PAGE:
Many couples in the LGBTQIA+ community believe that since the state recognized their marriage several years ago, divorce will be the same as for other married couples. Certainly, the laws regarding distribution of property, alimony, custody and other issues apply equally to all married couples.
However, application of these laws can sometimes be more difficult because of the constraints that applied to LGBTQIA+ marriages for so many years. In addition, the modern family formation process also raises challenges for blended families and families created through assisted reproduction technology. Working with an attorney who understands how to deal with these concerns can protect your interests and help you build the best future.
Community Property Issues
You have probably heard that Nevada is a community property state. That means marital property is divided equally between divorcing couples. Marital property is split evenly, but assets considered to be a spouse’s separate property generally remain the property of that spouse alone. Separate property usually consists of property one spouse owned before the marriage, as well as property received by gift or inheritance or recovered through a personal injury lawsuit.
The critical issue for many LGBTQIA+ couples is establishing the date the marriage. Many couples lived together in a committed relationship that was not officially sanctioned as a marriage in Nevada until years later. Others got married in jurisdictions where LGBTQIA+ marriage was recognized but lived in a place where their marriage was not legal. In these situations, you can argue for a number of different equitable start dates for the marriage.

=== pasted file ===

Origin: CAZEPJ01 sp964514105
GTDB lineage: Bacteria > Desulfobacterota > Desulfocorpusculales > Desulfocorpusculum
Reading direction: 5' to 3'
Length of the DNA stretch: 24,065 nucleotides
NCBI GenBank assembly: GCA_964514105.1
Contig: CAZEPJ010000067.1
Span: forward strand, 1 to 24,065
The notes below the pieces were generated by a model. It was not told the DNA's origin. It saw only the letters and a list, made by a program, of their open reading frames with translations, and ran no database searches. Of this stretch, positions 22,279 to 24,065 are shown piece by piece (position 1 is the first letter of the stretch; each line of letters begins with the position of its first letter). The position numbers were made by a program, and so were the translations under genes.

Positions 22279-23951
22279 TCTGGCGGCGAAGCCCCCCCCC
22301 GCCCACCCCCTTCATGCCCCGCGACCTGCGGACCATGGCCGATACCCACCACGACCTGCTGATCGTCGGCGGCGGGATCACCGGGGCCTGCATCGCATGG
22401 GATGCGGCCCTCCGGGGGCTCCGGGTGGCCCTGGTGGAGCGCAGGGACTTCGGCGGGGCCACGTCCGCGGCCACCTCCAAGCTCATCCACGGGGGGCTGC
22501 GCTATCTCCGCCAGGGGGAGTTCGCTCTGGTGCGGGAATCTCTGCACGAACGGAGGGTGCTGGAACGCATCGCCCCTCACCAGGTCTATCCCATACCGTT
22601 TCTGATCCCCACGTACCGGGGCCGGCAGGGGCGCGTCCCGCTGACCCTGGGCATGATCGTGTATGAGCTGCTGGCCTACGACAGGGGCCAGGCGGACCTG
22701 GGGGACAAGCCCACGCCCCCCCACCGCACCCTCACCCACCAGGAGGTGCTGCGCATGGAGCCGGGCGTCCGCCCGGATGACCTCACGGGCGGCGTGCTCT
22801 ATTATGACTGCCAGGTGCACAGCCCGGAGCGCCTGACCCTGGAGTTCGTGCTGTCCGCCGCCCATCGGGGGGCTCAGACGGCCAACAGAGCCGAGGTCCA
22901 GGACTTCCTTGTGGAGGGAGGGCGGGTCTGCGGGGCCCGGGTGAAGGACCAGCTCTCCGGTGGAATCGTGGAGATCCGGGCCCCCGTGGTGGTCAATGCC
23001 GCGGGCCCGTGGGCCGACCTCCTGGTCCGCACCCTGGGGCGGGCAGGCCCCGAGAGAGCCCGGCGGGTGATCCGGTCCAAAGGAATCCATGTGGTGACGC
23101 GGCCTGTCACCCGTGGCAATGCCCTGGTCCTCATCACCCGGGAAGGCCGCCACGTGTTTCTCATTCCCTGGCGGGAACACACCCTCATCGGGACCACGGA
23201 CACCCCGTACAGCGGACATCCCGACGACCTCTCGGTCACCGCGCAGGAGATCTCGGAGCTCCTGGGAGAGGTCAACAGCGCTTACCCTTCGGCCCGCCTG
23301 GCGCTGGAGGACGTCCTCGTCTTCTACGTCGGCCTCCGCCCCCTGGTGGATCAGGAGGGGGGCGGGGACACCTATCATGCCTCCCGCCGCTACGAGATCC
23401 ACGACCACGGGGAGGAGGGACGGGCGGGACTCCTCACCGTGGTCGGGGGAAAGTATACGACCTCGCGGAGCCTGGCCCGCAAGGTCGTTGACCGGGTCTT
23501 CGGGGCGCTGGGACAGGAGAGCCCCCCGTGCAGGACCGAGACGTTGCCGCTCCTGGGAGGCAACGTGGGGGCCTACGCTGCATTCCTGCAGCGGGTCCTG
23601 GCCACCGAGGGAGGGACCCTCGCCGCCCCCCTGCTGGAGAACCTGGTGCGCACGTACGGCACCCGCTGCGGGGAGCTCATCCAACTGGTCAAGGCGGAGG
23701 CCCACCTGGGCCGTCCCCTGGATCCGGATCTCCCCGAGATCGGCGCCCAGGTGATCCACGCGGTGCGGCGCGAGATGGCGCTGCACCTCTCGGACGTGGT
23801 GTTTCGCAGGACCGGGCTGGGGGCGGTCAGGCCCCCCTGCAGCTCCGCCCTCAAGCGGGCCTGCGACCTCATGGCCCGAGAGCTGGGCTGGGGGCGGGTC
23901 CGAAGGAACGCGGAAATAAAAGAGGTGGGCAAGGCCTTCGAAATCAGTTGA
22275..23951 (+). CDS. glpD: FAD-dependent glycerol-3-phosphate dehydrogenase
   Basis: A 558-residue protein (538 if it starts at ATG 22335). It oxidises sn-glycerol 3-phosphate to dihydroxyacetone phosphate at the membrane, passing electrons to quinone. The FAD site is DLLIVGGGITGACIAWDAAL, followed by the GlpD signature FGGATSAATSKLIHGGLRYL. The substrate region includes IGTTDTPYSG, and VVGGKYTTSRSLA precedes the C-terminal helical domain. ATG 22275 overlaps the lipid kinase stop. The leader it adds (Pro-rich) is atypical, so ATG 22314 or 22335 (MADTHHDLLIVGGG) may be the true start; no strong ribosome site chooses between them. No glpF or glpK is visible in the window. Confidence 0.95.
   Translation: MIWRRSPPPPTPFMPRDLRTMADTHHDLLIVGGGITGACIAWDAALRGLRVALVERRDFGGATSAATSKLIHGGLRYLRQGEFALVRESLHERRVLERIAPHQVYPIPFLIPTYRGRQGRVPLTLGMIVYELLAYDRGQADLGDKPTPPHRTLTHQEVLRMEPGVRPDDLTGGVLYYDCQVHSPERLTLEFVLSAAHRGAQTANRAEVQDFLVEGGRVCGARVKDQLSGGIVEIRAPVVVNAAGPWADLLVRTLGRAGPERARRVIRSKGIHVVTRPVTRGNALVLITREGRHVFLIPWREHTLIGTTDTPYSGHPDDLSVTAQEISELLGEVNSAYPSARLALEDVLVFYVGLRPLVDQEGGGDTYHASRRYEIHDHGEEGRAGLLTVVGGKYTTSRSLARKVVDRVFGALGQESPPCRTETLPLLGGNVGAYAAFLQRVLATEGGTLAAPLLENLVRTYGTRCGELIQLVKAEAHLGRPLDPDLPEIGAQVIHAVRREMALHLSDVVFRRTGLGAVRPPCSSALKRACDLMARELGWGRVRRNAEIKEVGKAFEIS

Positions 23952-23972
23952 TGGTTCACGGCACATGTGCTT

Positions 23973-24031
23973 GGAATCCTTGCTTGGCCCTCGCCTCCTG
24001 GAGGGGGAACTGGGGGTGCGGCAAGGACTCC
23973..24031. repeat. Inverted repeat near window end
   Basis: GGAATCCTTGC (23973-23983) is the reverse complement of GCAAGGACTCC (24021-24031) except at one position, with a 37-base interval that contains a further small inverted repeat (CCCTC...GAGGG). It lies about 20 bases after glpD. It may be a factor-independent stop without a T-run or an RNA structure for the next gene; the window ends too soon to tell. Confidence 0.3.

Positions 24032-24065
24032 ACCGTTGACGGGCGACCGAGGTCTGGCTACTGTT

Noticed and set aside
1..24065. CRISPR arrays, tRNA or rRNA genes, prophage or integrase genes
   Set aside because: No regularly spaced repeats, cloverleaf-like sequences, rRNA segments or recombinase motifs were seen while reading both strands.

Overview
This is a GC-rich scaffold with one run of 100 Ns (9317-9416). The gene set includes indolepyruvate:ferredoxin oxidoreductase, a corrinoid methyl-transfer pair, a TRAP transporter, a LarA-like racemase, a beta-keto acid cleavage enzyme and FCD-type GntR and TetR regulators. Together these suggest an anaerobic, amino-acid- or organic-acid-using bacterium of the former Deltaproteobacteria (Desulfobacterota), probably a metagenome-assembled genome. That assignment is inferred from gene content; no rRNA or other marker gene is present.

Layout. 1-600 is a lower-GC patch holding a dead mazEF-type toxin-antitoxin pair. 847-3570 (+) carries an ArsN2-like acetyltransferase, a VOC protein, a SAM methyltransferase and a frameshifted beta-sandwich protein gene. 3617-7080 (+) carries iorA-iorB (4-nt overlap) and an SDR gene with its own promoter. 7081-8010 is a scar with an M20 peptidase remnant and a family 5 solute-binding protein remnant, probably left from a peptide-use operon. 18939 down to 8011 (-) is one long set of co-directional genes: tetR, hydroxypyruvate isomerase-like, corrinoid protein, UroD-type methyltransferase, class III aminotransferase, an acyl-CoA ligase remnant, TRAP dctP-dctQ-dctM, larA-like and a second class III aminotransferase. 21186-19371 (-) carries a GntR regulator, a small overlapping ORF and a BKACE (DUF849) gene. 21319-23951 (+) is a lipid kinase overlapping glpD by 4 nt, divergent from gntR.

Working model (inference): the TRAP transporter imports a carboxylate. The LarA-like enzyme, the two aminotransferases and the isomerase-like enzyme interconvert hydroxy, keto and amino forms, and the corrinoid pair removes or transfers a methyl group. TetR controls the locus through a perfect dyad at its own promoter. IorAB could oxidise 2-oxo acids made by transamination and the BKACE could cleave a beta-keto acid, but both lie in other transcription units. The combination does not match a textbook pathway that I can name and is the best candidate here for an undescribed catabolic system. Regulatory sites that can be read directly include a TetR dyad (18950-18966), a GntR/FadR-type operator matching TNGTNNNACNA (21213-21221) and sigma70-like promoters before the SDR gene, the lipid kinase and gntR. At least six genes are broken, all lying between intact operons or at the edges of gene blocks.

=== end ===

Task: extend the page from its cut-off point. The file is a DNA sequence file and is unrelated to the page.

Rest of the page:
This is crucial for determining which property will be divided in divorce and which property will be kept by one spouse. Your attorney needs to be prepared with the right arguments to show why property should be divided in a way that protects your interests.
Alimony—also known as spousal support—is not awarded automatically in Nevada. Courts consider a number of factors to determine whether one spouse needs support and how much should be provided.
Often one of the critical factors in a support determination is the length of the marriage. Thus, just as for property division, it is important to establish the right start date of a marriage to gain an appropriate determination of support obligations.
Child Custody and Support
Many LGBTQIA+ couples share the responsibility of raising a child that is biologically related to only one of them. This could be a child from a previous relationship or a child born through assisted reproduction technology.
If parents are married or both on a birth certificate, parental rights are protected better in Nevada than in many other jurisdictions, but it is still important to ensure before the divorce is final that you have rights to your children and that child support obligations are established fairly.
Naimi Family Law Group Protects LGBTQIA+ Couples in Divorce
Divorce is complex and painful in both a financial and emotional sense. At Naimi Family Law Group, we appreciate all the challenges you are going through, and we are dedicated to getting you results that allow you to move forward to your best life ahead.
We have years of experience protecting the rights and property of LGBTQIA+ clients in divorce, custody, and other family law challenges. To put our experience to work for you, just schedule a confidential strategy session